I’ve Become Numb to Trump, But I’m Still Voting

Over the past two years, since America elected Donald Trump, I have become numb to politics. I still pay attention to the news and keep up with current events, but nothing surprises me anymore. Nothing has surprised me since Trump won the 2016 election.

I wasn’t shocked when President Trump called Senator Elizabeth Warren “Pocahontas,” when he repeatedly called news “fake,” when he ordered the travel ban, when he referred to countries as “shithole countries,” when he implemented the family separation immigration policy, when he denied the Puerto Rico death toll, when he defended his Supreme Court nominee after multiple women came forward and accused Kavanaugh of sexual assault – I can’t even begin to list all the terribly outrageous things he has done. I’ve been numb to everything, even when it was a topic personal to me.

The reason nothing has surprised me – or made me feel anything really – is that before he was even elected, Trump thought it was okay to “grab ‘em by the pussy,” mock a disabled person, boot a black man out of one of his rallies – again, I could go on.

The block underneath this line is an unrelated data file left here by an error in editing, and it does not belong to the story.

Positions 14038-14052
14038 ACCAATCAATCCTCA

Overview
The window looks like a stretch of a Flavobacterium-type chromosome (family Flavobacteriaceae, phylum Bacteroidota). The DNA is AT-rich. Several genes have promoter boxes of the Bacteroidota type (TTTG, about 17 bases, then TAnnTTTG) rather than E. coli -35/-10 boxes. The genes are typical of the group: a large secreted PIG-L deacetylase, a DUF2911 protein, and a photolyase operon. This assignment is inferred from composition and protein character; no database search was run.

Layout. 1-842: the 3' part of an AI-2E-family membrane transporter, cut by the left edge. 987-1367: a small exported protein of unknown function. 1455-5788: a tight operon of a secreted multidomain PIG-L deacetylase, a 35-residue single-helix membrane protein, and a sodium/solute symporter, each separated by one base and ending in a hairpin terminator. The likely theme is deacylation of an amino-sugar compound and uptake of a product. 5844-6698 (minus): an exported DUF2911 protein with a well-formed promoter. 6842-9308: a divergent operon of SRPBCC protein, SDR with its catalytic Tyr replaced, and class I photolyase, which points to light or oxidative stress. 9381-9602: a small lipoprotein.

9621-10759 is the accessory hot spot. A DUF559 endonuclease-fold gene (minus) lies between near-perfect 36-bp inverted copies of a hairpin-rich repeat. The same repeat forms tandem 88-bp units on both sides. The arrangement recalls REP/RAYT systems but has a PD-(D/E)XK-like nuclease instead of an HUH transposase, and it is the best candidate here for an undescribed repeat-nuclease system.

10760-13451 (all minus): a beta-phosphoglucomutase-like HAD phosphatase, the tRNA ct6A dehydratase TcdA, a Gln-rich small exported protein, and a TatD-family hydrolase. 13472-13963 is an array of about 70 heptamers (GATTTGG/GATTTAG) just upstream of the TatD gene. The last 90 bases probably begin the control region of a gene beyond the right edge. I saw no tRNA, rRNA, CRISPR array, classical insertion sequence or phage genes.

I’ve become numb to everything happening in the political sphere as a defense mechanism. I feel that if I don’t let it affect me, I won’t feel as heartbroken to be an American. I didn’t break out into tears over the Kavanaugh confirmation until it was 2 am. I was exhausted and I finally let it hit me that an alleged assaulter now sits on the highest court in America.

My feelings are similar about mass shootings and other disasters. I’ll see the news and register that it happened, but nothing fazes me, even the right wing’s fight to stop gun control of any kind

But don’t be fooled. Trump hasn’t numbed me to the point of not doing anything about it, because I’ve just been storing up my rage inside. I’ve already sent in my absentee ballot for the midterm elections.

If you feel the same way as I do — numb to politics and maybe you barely even pay attention to the news at this point — don’t let it stop you from enacting change. The founders built the American government to center around the people.

Your right to vote is the most sacred privilege you have. In many states, you can still register to vote – check if you can hereRegister to vote, find out if you’re already registered, request an absentee ballot, and find out where to go on Election Day here.

 

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